I’m not a hot rod guy. I appreciate the time and money that others invest in these cars, but I have zero desire to own one. The chrome just doesn’t do it for me. Instead, I’ve always had a thing for the Volvo Amazon wagon. Like most cars that others want, these can be pricey. Here’s a build thread on of a gorgeous example. The Volvo Amazon is currently a bit out of my budget. So I want to find alternative longroof options.
I was pleasantly surprised to happen on this while perusing the Interwebs. The Suburban Wagon is the 2-door variant of the Meadowbrook sedan and it sits on the 114-inch wheelbase, which is shorter than the sedan.
The 1953 model is powered by the “Get-Away” inline six-cylinder engine. It produces just over 100 horsepower. The 4.0-liter Hemi didn’t arrive until the final year of production in 1954 and bumped horsepower to 120 thanks to the extra two cylinders.
I’m always a sucker for clamshell rear doors. So functional. A bench and an awning at the same time!
I enjoy reading car ads, especially when it is of the “I KNOW WHAT I HAVE” variety. Those ads always make me laugh, but I will always question a five digit odometer and your claim to it being the truthful mileage. If you have service records and can prove it; cool. If not, please do not waste everyone’s time by talking about your survivor mileage.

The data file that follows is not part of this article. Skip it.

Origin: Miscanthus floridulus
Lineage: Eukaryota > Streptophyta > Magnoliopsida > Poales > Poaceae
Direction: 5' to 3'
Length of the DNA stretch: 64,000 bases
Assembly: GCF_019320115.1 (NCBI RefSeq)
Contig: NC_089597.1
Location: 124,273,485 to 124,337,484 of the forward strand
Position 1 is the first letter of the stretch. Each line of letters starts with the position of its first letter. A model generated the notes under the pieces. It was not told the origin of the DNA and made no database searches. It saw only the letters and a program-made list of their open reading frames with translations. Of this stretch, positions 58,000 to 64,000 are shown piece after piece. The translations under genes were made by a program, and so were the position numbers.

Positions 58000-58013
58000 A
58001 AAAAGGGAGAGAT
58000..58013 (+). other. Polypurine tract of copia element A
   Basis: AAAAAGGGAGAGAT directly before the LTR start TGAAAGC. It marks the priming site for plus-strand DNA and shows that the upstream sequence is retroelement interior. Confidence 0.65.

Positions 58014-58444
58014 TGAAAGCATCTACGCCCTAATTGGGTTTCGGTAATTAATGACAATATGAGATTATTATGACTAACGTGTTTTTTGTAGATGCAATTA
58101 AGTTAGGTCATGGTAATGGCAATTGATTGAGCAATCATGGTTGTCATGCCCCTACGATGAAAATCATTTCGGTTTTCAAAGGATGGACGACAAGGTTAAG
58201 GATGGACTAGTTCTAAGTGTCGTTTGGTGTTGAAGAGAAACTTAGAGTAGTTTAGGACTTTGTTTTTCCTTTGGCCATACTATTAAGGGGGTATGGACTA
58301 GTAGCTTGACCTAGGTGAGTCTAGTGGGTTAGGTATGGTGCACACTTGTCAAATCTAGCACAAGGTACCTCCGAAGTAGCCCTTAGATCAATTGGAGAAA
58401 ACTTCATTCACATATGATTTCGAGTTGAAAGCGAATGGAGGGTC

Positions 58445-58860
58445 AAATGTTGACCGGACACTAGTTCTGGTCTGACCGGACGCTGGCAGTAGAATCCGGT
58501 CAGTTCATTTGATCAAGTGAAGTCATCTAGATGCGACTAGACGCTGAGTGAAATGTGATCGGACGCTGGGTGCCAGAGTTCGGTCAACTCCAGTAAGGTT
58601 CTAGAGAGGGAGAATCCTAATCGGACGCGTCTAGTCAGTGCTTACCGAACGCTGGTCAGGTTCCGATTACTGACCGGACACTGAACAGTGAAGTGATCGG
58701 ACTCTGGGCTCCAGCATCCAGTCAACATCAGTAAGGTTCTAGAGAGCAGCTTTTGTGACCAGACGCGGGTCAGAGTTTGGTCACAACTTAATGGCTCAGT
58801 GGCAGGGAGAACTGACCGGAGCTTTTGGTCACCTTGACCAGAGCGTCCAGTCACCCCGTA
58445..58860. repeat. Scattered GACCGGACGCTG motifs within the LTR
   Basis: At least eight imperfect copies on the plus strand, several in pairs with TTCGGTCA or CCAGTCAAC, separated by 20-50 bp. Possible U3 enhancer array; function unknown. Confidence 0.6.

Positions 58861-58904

While I can’t get over the volume of chrome that cars from the “Sock Hop” era possess, I will always enjoy their gauges. Nothing says cool quite like these vintage displays. Add hood ornaments to this conversation, and you have automotive art.
With only 15,400 Meadowbrook models made, and even less of the Suburban wagons, this is not the best alternative to an Amazon wagon. Volvo made 73,000 wagons between 1962-69. So my search will continue. I know I’m not the only around here who would love to get their hands on a classic station wagon. So share with me your proper alternatives to a Volvo Amazon, so that I may begin diving ever deeper into Craig’s wonderful lists.